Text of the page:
Sunday, March 7, 2010
Thursday, February 4, 2010
1. Quit reading. I used to pride myself on finishing every book I started. No more. Life is short. There are too many wonderful books to read.
2. Read books you enjoy. When I’m reading a book I love—for example, I’m now reading A. S. Byatt’s The Children’s Book—I’m astonished by how much time I find to read during my day. Which is another reason to stop reading a book I don’t enjoy.
3. Use TiVO. It’s much more efficient to watch shows on TiVO, because you skip the commercials and control when you watch. Then you have more time to read.
4. Skim. Especially when reading newspapers and magazines, often I get as much from skimming as I do by a leisurely reading. I have to remind myself to skim, but when I do, I get through material much faster.
5. Get calm. I have a sticky note posted in our bedroom that says, “Quiet mind.” It’s sometimes hard for me to settle down with a book; I keep wanting to jump up and take care of some nagging task. But that’s no way to read. Incidentally, one of the main reasons I exercise is to help me sit still for reading and writing -- if I don't exercise, I'm too jumpy.
6. Don’t fight my inclinations. Sometimes I feel like I should be reading one book when I actually feel like reading something entirely different. Now I let myself read what I want, because otherwise I end up reading much less.
7. Always have something to read. Never go anywhere empty-handed. I almost always read actual “books,” but I carry my Kindle with me everywhere, so that I know I’ll never be caught without something to read. It’s a great comfort.
8. Maintain a big stack. I find that I read much more when I have a pile waiting for me. Right now, I have to admit, my stack is so big that it’s a bit alarming, but I’ll get it down to a more reasonable size before too long.
9. Choose my own books. Books make wonderful gifts – both to receive and to give – but I try not to let myself feel pressured to read a book just because someone has given it to me. I always give a gift book a try, but I no longer keep reading if I don’t want to.And some tips from great writers and readers:
10. Randall Jarrell: “Read at whim! Read at whim!”
11. Henry David Thoreau: “Read the best books first, otherwise you’ll find you do not have time.”
12. Samuel Johnson: “What we read with inclination makes a much stronger impression. If we read without inclination, half the mind is employed in fixing the attention; so there is but one half to be employed on what we read.”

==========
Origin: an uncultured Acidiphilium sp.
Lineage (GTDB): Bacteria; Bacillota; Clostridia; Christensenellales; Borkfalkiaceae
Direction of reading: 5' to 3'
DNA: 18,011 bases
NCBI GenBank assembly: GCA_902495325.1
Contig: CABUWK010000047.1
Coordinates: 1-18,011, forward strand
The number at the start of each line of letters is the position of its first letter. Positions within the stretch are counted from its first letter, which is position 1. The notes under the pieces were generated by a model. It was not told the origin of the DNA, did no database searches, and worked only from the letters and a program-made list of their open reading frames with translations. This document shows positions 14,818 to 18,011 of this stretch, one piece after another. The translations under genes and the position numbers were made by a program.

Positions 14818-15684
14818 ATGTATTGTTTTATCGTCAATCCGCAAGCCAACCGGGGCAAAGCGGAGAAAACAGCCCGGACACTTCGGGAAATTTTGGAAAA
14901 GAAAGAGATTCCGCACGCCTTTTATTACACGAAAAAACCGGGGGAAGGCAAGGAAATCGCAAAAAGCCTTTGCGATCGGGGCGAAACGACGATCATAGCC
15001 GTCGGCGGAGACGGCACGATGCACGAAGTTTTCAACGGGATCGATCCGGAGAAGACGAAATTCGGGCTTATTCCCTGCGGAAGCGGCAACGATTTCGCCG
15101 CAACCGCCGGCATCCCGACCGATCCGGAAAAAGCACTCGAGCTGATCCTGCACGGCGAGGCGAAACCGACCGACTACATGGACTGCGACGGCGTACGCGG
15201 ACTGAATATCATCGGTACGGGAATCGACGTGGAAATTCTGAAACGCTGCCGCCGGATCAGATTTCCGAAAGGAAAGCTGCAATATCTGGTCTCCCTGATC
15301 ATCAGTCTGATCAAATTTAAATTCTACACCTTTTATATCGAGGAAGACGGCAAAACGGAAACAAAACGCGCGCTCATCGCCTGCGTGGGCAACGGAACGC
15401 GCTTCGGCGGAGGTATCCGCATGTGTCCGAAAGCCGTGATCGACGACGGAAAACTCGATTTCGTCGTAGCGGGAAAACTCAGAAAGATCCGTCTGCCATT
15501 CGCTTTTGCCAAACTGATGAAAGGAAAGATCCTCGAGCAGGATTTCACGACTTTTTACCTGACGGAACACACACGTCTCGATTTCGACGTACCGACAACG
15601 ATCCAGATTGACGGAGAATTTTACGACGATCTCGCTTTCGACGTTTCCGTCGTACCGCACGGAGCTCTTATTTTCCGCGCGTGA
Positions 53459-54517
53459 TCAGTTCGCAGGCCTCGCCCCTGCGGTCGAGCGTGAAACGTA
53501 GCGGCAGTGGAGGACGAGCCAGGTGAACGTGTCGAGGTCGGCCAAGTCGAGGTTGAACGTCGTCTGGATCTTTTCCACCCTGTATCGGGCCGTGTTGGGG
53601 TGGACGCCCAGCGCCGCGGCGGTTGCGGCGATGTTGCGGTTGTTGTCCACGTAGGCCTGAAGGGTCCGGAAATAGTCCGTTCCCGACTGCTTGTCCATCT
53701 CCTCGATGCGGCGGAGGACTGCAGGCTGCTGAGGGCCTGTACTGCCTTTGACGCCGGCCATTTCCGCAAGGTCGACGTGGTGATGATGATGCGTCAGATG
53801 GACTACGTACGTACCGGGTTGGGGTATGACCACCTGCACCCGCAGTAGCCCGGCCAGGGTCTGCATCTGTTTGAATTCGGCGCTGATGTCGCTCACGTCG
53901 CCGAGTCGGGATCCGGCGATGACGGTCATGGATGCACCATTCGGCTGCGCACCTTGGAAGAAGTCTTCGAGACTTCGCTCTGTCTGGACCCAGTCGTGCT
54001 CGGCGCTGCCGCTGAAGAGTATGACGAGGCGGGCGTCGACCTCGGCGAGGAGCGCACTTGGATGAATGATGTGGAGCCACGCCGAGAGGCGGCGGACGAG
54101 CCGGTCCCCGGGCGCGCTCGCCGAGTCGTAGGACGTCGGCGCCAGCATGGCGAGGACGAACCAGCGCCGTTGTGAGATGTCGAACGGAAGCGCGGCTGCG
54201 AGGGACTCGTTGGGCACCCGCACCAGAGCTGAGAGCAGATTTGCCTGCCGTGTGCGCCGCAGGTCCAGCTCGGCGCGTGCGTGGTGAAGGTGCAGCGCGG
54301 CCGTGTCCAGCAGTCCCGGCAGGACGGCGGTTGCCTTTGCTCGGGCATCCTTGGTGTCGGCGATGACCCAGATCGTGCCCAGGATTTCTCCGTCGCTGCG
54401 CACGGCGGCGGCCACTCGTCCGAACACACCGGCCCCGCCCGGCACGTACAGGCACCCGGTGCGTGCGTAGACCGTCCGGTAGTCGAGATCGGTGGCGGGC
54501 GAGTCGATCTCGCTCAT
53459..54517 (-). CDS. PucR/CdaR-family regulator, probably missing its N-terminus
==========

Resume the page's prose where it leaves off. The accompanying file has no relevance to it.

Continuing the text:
Thursday, January 28, 2010
Tuesday, January 12, 2010
Wednesday, December 30, 2009
Half the Sky: Turning Oppression into Opportunity for Women Worldwide is the book that stands out to me the most this year. What should be very depressing subject matter is actually uplifting and inspiring. The book is very readable and offers practical suggestions for what the reader can do to help. I hope this book becomes a part of high school and college curricula.
Most of my other non-book club reading this year was mysteries and I read two excellent ones this year: The Likeness and What the Dead Know. I heard the word mysterary somewhere once (mystery + literary) and that is a perfect description of these two books. The ending of What the Dead Know actually brought me to tears.
Happy New Year! Hold me to my New Year's reading resolution!
Monday, December 7, 2009
The New York Times released its Ten Best Books of 2009. I have not read any of them. (Although I do have Kate Walbert's A Short History of Women checked out from the library.)
- Jonathan Strange and Mr. Norrell (friendship, Victorian, magic)
- The Host (body snatcher, not Twilight, love)
- The Girl who Played with Fire (trafficking, justice, Sweden)
- Dead and Gone (Sookie Stackhouse #9) (southern, vampire, blondes)
- From Dead to Worse (Sookie Stackhouse #8) (see #4)
- The Irresistible Revolution: Living as an Ordinary Radical (Jesus, charity, poverty)
- Whatever it Takes: Geoffrey Canada's Quest to Change Harlem and America (schools, cities, equality)
- What Happened to Anna K? (not Tolstoy, New York, modern)
- NurtureShock (parenting, science, chatty)
- Intuition (postdocs, cancer, truth)
Monday, November 30, 2009
Sunday, September 20, 2009
"I studied literature in college, and throughout my twenties I voraciously read contemporary fiction. Then, eight or nine years ago, I found myself getting — well — bored.
Why? I think it's because I was reading novel after novel about the real world. And there are, at the risk of sounding superweird, only so many ways to describe reality."
Meanwhile, I'm reading a fabulous fantasy/alternate history which was shortlisted for the Booker: Jonathan Strange and Mr. Norrell. One thing that shines in JS&MN, that Thompson doesn't highlight in his piece, is the ability of science fiction (or in this case fantasy) to present very lucid examinations of questions of morality, by taking us out of our day-to-day prejudices and contexts. My favorite science fiction novels create parables that have stayed with me and inspired me to try to live a more just life - books like the Ender Saga, and The Sparrow, for example.